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Brexit votes: MPs refrain from returning proposals again



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Media Function The moment the poll came to be announced in Commons

Members of Parliament have again not accepted proposals for the next steps in Brexit.

Municipalities voted for four proposals to leave the EU, including a customs union and a norway-style regime – to keep the UK in the single market – but no one got the majority.

The votes were not legally binding, so the government would not have been forced to adopt the proposals.

Theresa May's plan to negotiate with the EU has been rejected twice by historic margins in the Parliament.

The agreement on repurchase agreement in her agreement was voted down again by MPs Friday.

Until April 1

2, Mrs May has either been seeking a longer extension from the EU to take another course or to decide to leave the EU without agreement.

Due to the inability to remain in the single market – known as the Common Market 2.0 – Nick Boles retired from the Conservative Party.

In an order statement after the results, MP for Grantham and Stamford said he couldn't "sit for this party" and added, "I've done all I can to find a compromise."

When he left the Commons, MPs were heard shouting, "Don't go Nick", and others welcomed him.

He tweeted that he would remain an MP and sit in the Commons as "an independent progressive conservative".

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Media function Nick Boles: "I have failed, mainly because my party refuses to compromise"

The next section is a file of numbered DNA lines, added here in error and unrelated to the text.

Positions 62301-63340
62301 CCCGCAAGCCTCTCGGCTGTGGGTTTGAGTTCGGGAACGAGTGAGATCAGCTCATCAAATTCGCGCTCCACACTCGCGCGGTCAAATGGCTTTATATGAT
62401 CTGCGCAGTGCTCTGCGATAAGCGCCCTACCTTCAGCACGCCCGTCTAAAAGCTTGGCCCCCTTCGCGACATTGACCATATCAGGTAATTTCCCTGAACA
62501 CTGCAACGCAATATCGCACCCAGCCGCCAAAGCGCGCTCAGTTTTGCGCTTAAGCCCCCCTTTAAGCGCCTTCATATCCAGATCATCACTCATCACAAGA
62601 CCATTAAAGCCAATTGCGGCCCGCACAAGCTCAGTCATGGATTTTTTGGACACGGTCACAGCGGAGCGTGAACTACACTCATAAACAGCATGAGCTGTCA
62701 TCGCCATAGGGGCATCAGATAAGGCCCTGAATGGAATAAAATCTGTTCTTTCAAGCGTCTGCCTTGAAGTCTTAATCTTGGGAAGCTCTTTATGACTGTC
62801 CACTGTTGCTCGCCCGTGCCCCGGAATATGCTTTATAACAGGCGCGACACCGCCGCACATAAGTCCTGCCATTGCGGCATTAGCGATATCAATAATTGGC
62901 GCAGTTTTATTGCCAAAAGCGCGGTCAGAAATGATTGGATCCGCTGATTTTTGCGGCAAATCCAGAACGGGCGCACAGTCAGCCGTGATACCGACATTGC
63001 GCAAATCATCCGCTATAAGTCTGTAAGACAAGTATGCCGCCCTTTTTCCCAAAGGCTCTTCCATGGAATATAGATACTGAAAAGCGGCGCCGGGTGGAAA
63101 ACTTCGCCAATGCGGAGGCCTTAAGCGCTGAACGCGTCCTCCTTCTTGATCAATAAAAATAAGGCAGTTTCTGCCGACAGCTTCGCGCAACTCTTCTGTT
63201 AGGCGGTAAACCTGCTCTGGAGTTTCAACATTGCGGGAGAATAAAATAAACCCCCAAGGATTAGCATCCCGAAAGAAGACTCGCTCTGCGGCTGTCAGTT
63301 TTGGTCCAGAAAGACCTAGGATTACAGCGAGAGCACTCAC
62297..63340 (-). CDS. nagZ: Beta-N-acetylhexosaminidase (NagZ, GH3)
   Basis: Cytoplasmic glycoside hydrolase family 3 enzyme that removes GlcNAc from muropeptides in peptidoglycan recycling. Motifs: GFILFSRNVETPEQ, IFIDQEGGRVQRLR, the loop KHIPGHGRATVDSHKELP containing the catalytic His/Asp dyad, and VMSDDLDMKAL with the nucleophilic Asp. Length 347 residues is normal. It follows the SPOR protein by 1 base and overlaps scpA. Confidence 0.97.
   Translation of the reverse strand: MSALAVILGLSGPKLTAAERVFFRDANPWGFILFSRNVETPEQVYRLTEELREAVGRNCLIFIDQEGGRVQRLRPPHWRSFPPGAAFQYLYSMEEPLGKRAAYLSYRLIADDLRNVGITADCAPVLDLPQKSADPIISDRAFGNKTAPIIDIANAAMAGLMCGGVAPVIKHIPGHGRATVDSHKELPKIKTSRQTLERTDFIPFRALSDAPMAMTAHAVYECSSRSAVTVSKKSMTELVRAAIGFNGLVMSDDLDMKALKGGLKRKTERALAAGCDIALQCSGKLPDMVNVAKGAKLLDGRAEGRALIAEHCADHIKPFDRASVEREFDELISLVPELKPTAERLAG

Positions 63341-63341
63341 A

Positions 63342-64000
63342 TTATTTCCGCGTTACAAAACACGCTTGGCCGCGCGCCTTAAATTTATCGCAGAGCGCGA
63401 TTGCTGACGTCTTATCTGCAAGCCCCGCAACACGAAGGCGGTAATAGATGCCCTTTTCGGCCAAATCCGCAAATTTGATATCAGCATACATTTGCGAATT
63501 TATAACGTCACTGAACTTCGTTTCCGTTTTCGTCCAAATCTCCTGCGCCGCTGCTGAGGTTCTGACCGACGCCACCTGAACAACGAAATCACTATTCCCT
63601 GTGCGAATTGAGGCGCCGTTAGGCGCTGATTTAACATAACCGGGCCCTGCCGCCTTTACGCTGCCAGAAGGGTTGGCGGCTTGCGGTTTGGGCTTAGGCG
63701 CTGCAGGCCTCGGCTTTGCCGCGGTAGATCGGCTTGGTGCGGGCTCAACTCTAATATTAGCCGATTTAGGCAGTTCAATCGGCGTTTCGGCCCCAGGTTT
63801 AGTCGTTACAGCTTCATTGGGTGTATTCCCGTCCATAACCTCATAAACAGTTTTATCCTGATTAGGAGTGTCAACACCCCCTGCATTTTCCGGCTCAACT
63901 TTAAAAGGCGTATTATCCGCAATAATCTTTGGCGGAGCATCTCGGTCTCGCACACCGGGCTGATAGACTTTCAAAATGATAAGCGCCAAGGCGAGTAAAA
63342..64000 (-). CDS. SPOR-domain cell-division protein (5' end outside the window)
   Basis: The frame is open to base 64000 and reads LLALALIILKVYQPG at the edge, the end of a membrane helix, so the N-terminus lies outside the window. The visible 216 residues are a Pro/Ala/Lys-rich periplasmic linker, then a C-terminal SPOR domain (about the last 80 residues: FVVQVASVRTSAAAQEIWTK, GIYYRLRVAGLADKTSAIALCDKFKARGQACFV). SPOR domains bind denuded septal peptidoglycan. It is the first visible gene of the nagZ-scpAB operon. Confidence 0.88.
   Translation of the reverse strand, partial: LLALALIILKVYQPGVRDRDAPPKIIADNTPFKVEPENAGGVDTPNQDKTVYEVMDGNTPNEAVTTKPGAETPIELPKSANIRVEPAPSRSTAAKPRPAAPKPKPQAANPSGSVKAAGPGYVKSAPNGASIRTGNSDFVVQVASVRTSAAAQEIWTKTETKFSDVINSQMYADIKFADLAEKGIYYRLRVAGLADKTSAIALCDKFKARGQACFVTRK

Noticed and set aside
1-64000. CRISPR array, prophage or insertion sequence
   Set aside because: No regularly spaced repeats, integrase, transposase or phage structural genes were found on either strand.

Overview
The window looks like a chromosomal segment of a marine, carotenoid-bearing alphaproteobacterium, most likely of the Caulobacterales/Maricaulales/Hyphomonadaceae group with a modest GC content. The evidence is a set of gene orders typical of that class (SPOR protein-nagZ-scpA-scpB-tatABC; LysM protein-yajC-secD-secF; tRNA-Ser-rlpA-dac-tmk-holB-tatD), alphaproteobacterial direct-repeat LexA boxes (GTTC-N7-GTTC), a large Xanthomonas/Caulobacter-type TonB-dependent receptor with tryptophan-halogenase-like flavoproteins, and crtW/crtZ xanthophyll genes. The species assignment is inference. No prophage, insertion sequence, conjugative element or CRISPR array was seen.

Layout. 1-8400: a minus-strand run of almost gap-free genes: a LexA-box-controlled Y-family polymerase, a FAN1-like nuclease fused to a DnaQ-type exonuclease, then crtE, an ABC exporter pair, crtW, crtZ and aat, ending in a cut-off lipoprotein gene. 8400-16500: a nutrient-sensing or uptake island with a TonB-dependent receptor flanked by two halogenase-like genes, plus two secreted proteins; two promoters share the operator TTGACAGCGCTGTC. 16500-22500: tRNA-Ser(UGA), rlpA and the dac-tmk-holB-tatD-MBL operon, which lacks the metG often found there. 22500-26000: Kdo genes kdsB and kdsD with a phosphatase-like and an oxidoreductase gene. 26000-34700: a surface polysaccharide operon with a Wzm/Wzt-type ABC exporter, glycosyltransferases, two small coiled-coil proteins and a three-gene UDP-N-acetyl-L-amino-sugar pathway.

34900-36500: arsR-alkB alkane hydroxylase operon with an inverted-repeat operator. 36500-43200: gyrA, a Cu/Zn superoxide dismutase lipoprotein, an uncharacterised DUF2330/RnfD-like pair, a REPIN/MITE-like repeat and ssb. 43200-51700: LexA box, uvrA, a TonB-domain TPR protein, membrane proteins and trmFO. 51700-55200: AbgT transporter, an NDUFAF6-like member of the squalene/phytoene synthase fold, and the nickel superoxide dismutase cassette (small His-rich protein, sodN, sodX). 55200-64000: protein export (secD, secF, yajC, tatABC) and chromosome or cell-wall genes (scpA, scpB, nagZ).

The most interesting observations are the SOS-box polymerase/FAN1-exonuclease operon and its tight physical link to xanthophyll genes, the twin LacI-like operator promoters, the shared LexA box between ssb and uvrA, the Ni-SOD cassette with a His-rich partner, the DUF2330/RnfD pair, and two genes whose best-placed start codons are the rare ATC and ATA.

Brexite secretary Stephen Barclay said the only option left , was to find a way forward that allows the UK to leave the EU an agreement. [19659004] "The government continues to believe that the best course of action is to do so as soon as possible," he said.

"If Parliament is able to hand over an agreement this week, it may still be possible to avoid holding European elections."

The tutor Jeremy Corbyn said it was "disappointing" that none of The proposals secured a majority, but he said he wanted to remind you that Mrs Mays agreement had been "overwhelmingly rejected".

He added: "If it is good enough for the prime minister to have three chances for her agreement, then I suggest that it is possible that Parliament should have the opportunity to consider the opportunities we had before us … then the house can succeed where the prime minister has failed – to present a credible economic relationship with Europe for the future that prevents us from shedding without any agreement. "

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The result of the polls was:

  • Motion C: Commits the government to negotiate "a permanent and comprehensive British customs union with the EU" as part of a Brexit agreement – proposed by Tory , former Chancellor Ken Clarke – lost with 273 votes for 276 votes against
  • Motion D: Designated as Common Market 2.0, this option would mean joining the European Free Trade Association and European Economic Area – proposed by Tory MP Nick Boles – lost with 261 votes to 282 votes against
  • Motion E: This is for a confirmatory referendum that gives the public a vote to approve any Brexit agreement that has been adopted by Parliament before it can be implemented – proposed by Labor Members Peter Kyle and Phil Wilson – lost by 280 votes to 292 votes against
  • Motion G: The proposal aims to prevent the United Kingdom leave without agreement, including a vote on whether Article 50 should be revoked – stop Brexit – if the EU does not accept an extension – proposed by SNP's Joanna Cherry – lost with 191 votes to 292 votes against


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